Eastern coyote, a wolf hybrid, confirmed in Gatineau Park

New research conducted over several years confirms a hybrid species is roaming in and out of Gatineau Park. The eastern coyote is not quite a wolf, but not quite a coyote, either.

National Capital Commission study collared 4 animals over several years

The eastern coyote is the result of breeding between typical western coyotes and eastern wolves. (NCC)

A few times each year over several years, the managers of Gatineau Park have been getting reports of wolf sightings in the area.

The reports eventually prompted a multi-year study, and the results confirm the mystery animal is a hybrid wolf-coyote canid called the eastern coyote.

Researchers caught and collared four of the animals for the study, ranging between 30 and 72 pounds. Satellite tracking shows they travel back and forth between the park and the Ottawa River, and make their dens outside the park's borders.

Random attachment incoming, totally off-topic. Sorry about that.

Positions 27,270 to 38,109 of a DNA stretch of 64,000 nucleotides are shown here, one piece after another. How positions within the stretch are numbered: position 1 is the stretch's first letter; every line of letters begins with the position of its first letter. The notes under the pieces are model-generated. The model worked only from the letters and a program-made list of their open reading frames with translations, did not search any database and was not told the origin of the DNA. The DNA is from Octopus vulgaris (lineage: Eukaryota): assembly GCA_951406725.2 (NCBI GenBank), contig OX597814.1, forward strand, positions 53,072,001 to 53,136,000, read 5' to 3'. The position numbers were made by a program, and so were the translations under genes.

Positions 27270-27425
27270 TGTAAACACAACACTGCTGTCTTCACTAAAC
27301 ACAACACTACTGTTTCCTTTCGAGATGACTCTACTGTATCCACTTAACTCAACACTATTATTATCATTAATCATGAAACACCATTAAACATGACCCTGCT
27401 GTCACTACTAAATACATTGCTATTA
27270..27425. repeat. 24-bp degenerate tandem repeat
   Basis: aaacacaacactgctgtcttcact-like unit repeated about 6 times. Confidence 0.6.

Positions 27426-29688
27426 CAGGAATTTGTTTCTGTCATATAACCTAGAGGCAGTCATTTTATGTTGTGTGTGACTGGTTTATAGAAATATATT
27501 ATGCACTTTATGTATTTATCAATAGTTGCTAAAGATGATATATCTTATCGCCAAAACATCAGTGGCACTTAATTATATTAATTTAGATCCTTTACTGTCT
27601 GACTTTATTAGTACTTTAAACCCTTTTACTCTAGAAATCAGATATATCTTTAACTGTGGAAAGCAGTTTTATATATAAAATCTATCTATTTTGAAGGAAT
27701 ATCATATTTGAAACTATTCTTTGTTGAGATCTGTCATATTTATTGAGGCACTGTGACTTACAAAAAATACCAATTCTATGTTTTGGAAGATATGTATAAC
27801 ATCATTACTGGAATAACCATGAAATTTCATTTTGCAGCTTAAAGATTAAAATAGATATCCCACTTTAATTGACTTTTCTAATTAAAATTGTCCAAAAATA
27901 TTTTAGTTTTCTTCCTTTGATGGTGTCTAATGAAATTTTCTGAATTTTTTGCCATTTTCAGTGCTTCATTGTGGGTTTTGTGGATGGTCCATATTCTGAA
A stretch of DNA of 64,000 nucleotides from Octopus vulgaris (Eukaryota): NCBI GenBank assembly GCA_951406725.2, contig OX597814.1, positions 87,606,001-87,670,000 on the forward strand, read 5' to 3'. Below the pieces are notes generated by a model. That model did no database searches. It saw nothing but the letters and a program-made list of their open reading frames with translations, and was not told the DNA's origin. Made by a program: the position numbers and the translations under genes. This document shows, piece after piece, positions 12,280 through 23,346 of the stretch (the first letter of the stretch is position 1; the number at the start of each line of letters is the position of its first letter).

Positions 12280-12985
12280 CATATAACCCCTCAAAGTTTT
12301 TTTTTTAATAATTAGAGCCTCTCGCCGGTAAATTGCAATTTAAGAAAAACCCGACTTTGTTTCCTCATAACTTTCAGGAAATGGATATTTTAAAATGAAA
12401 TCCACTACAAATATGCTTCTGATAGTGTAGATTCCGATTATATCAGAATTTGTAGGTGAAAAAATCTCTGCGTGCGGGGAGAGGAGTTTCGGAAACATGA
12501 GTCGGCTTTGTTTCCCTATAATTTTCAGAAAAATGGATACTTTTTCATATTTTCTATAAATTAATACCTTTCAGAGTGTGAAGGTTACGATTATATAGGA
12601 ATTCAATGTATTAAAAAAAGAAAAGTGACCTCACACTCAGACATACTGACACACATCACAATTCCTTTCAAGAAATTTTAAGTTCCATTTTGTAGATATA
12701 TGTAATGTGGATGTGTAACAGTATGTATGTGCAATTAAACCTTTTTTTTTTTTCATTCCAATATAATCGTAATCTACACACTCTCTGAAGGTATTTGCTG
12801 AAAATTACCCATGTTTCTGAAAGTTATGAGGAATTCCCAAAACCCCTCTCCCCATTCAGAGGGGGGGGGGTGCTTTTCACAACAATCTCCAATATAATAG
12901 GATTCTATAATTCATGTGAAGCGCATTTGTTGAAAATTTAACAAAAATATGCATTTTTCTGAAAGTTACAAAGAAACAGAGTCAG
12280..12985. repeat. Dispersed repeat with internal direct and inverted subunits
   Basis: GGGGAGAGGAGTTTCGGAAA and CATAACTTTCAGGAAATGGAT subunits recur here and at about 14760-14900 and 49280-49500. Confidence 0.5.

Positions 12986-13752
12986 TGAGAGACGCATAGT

Four of the eastern coyotes were caught for the study and outfitted with collars to track their movements via satellite. The canids ranged between 30 and 72 pounds. (NCC)

Jean and Denise Duchesne, who regularly visit Gatineau Park, said they're surprised to learn they're sharing trails with the eastern coyote. They've seen carcasses of deer near Lac Philippe.

"I knew they were on the East Coast Trail but I didn't think there were any here," said Jean Duchesne, who helps rescue people who get lost in the park.

"I'd be scared to meet one," Denise Duchesne said.

But Christie Spence, natural resources manager for the National Capital Commission, said the animals aren't a threat to park visitors.

"We're not concerned at all about people's safety. These are pretty wary animals," Spence said. "They don't present a risk, they're just a really important part of the ecosystem that we're trying to protect."

The NCC will use the information for future park planning, Spence said.